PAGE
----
Lift the dummy board out, prise out the last frame and then split the hive somewhere in the middle of the remaining frames i.e. don’t work through frame by frame, this isn’t a routine inspection, it’s a Royal Checkup.

If you look around the middle of the face of the central frames you can often see polished cells. These have been cleaned and prepared by the workers for the queen to lay in. They’re particularly obvious if the comb is a bit old and dark – then they really do look polished and shiny.

If there are polished cells present, but no eggs, I’m then reasonably confident that there’s a queen in the hive but that she’s not started laying yet (but is probably mated).

There’s no point in looking for her. Close the hive up and leave it another week.

Brood frame with a good laying pattern

If she is laying, leave her be. Wait until she’s laid up a few frames and you can tell she has a good laying pattern of worker brood i.e. look at the appearance of the sealed brood, then find her and mark her 6.

Breathe a sigh of relief … your colony is again queenright.

Five weeks

If five weeks 7 have elapsed between leaving a freshly capped cell in the hive and the non-appearance of eggs I start to fear the worst.

The colony will now have no brood – it all emerged about two and half weeks ago – and the lack of brood pheromone means there’s a possibility that the colony will develop laying workers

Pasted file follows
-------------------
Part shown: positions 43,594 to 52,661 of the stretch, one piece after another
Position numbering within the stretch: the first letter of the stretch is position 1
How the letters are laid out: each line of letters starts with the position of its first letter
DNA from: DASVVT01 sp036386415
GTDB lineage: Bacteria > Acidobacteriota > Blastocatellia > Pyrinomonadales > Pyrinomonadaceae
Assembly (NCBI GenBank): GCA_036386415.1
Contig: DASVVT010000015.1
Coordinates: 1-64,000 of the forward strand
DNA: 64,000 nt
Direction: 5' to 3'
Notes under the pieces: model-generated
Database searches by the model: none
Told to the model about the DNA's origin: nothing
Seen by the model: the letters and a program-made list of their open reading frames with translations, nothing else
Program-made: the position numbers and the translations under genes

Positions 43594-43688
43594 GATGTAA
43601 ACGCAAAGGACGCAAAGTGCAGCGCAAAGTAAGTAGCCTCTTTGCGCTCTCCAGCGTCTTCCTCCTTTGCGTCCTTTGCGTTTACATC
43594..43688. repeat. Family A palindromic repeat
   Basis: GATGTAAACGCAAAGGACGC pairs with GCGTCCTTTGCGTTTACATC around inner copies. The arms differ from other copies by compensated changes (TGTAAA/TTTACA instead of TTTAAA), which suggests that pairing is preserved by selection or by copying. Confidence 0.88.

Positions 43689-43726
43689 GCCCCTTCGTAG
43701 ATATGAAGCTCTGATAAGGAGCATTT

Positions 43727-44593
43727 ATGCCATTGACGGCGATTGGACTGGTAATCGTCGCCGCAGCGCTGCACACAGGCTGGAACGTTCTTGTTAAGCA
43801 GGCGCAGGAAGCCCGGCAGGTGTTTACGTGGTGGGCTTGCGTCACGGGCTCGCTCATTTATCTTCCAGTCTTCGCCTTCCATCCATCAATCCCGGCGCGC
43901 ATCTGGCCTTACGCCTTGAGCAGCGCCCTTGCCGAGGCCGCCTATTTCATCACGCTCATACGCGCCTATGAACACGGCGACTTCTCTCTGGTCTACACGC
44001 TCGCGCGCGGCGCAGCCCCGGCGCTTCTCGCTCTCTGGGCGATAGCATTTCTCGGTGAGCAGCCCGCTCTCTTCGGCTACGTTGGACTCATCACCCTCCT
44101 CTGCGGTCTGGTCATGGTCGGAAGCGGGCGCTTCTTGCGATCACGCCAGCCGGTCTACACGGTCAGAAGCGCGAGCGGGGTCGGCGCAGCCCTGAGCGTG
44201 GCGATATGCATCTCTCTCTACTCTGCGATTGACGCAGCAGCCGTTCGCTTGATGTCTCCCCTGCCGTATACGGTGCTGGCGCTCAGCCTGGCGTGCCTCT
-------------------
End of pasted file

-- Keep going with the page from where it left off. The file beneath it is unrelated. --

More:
Laying workers ...

Laying workers …

There may be a queen present, but she’s rapidly becoming an ageing spinster

In this situation it is probably wise to decide what Plan B is … how will you ‘rescue’ the colony?

If you leave the colony for another week or fortnight you might find a laying queen, but you probably won’t. During this period the colony will dwindle further in size and strength 8

Plan B

You effectively have four choices:

  1. Unite the colony with a known queenright colony.
  2. Requeen the colony with a mated, laying queen 9.
  3. Add a mature capped queen cell to the colony. Start nervously pacing the apiary again waiting for her to emerge, mature, mate and start laying.
  4. Allow the colony to rear their own queen by providing a frame of eggs (see below).

It is important to find and dispatch the ‘failed’ queen if you are going to do 1, 2 or 3. The queen may have failed to get mated but she might still be able to kill a challenger queen in the hive. 

Uniting the colony is often the best and safest option. It’s quick. It uses the bees remaining in the colony immediately and it strengthens another hive. It’s my preferred option … but I have quite a few colonies to work with. If you have just one (and you shouldn’t have) it’s clearly a non-starter. 

An Abelo/Swienty hybrid hive ...

An Abelo/Swienty hybrid hive …

Adding an expensive purchased mated laying queen (or a cheap one) can be risky. Terminally queenless and broodless colonies are often tricky to requeen. The most successful way I’ve found to do this 10 is to use a large cage pinned over a frame of emerging brood. And even then it doesn’t always work 🙁 

If you already have laying workers it is not worth trying to requeen the colony – they’ll almost certainly kill her. I usually try once to ‘rescue’ a laying worker hive (details here), but then shake them out.